Manzoor Pashteen addresses thousands-strong crowd in Karachi | Pakistan Today

Manzoor Pashteen addresses thousands-strong crowd in Karachi

KARACHI: A movement demanding rights for Pakistan’s ethnic Pashtun minority has staged its first rally in the southern seaport city of Karachi.

The Pashtun Tahafuz Movement (PTM) or Pashtun Protection Movement emerged after the January killing by police of Pashtun youth Naqibullah Mehsud in Karachi.

On May 13, a crowd of several thousand people gathered in Karachi’s outlying Sohrab Goth suburb to welcome Manzoor Pashtun, the PTM leader.

Pashteen, when finally arrived at the demonstration, hours after he was scheduled to speak, he took to the stage as supporters chanted “What kind of freedom is this?” and “Behind terrorism are men in uniform!”

Addressing the charged crowd, Pashteen denounced the extrajudicial killings and enforced disappearances in Karachi and across the country. He also reiterated the PTM’s demand for ‘Truth and Reconciliation Commission’ for addressal the grievances of the Pashtun community instead of all sorts of jirgas. “But if the government is still insistent on jirga then at least it can show some seriousness,” he added.

He said it was difficult to comprehend why the PTM was stopped to hold rally in the metropolitan as there is a rally every day in the city. “Despite all the hurdles made in its way, the people have made the gathering successful,” he added.

Alluding to Naqeebullah Mehsud’s extrajudicial murder, Pashteen said despite “suspended SPP Rao Anwar being labelled hero by the state, people have proved it otherwise.” After bringing Anwar to the task, the PTM will hold detained Ehsanullah Ehsan, the Taliban spokesperson, and former military dictator Pervez Musharraf responsible for the extrajudicial acts. “It all started with Musharraf,” he went on to add.

Pashteen remained defiant as he addressed the crowd. “If they kill us now, we’ll die with our heads high,” he said. “We’ll die with some dignity.”

The PTM has said several thousand such killings have been carried out since Pakistan joined the US-led war on terror and launched major military operations in 2009 and 2014 targeting Pakistani Taliban strongholds in the Pashtun majority Federally Administered Tribal Areas (FATA) areas bordering Afghanistan.

Hundreds of thousands migrated to Karachi after the military operations, where the largest population of Pashtuns in Pakistan lives.

Among the crowd of protesters were families of missing persons, holding pictures of their loved ones who they say were taken by security officials.

The families say they have not received any information since the disappearances, some of them more than a decade ago.

The PTM estimates there are over 5,000 such cases.

“PTM was born out of the incident that happened in Karachi,” Mohsin Dawar, one of the group’s founders, told Reuters.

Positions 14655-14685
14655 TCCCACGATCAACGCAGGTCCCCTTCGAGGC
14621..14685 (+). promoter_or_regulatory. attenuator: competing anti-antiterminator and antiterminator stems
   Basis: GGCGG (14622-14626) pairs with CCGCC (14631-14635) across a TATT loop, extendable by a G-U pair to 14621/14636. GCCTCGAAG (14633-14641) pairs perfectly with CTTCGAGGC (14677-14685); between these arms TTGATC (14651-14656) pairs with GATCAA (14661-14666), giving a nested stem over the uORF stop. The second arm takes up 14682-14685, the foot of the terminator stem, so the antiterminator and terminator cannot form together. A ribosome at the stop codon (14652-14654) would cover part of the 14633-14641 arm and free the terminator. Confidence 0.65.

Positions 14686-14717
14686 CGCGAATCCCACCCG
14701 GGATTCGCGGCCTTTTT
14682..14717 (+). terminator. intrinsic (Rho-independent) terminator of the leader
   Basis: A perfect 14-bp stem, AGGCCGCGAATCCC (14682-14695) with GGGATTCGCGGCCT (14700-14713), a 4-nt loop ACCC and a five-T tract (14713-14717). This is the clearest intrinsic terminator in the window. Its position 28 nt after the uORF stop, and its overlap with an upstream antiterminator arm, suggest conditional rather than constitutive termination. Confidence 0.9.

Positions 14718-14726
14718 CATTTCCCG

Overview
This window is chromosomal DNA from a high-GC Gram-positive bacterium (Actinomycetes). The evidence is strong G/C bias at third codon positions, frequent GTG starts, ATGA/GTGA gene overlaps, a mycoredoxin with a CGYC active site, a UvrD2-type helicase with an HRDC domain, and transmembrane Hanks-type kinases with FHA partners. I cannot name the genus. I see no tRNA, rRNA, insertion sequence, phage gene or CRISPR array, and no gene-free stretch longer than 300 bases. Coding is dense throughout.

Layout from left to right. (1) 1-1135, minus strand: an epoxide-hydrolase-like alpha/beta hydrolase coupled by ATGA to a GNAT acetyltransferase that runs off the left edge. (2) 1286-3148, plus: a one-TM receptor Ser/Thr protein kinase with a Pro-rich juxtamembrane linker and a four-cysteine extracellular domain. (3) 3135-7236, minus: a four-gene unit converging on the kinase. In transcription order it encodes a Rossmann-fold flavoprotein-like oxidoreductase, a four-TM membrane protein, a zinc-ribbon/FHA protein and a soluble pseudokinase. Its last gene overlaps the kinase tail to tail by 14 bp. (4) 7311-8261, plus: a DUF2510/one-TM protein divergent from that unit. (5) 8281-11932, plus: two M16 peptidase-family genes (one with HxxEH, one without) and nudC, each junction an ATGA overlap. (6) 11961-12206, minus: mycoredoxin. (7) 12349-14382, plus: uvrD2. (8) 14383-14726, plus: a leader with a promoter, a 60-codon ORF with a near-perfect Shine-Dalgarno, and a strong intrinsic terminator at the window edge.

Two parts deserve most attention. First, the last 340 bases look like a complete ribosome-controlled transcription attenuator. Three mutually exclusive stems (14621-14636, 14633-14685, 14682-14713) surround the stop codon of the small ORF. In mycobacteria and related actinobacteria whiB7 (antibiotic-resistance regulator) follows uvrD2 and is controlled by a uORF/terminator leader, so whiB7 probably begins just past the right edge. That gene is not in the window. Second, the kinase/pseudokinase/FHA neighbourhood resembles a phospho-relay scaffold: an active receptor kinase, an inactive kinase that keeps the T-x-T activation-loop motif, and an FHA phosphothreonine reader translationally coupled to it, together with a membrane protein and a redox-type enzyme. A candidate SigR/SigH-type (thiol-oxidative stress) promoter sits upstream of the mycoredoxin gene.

“The trauma and pain the Pashtuns of the FATA have experienced, the Pashtuns of Karachi have gone through a similar experience,” he said.

Officials from Pakistan’s paramilitary Rangers, which are part of the security forces, did not respond to request for comment.

The PTM leader Manzoor Ahmad Pashteen’s popularity has surged amongst Pashtun youth. Some of the protesters wore the red and black patterned hat, which has become Pashteen’s trademark, as they waited for him to arrive at the rally.

But Pashteen did not board his flight from Islamabad to Karachi on the morning of May 12 and a representative of local airline Serene Air said his booking had been cancelled, Dawar said.

A Serene Air representative was not immediately available for comment.

Dawar said Pashteen and three other PTM leaders had started on the more than 20-hour drive from Islamabad to Karachi but they were stopped several times along the way.

“He has been stopped and detained for hours several times,” Dawar said.

Speakers at the rally said they would not leave until Pashteen arrived.

“We demand that security officials themselves bring Manzoor Pashteen here before our rally ends,” PTM member Sana Ejaz said.

After sunset, the protesters held up cellphone flashlights, refusing to move until Pashteen turned up.

The PTM leader eventually joined the rally around mid-night and addressed his supporters.

Earlier on Saturday, a private airline denied Pashteen the boarding pass for a Karachi-bound flight from Islamabad. Although those accompanying the PTM leader were given boarding passes, Pashteen was denied of one since his name was “not in the system” and that he was not cleared to board the flight.

Pashteen had maintained that he travelled by road to Lahore to catch another flight from there, but alleged that he was prevented from reaching the airport through strict checking at a check-post near Lahore airport.

Initially, the movement was to hold a rally at Karachi’s Jinnah Bagh on Sunday, a day after the PPP’s rally at the same venue. However, the authorities gave permission to the PTM to stage a rally at the ground near Al-Asif Square in Sohrab Goth.

PTM office-bearers alleged on Saturday that five workers had been “taken away by law enforcers”. Besides, students, intellectuals and political activists gathered at the National Press Club in Islamabad to protest the alleged crackdown against PTM organisers and activists in Karachi ahead of the rally.

PTM activists have repeatedly expressed concern over what they said propaganda against the movement that it is creating uncertainty in the country and clarified that the main objective of the movement is to ensure equal rights to Pakhtuns across the country.



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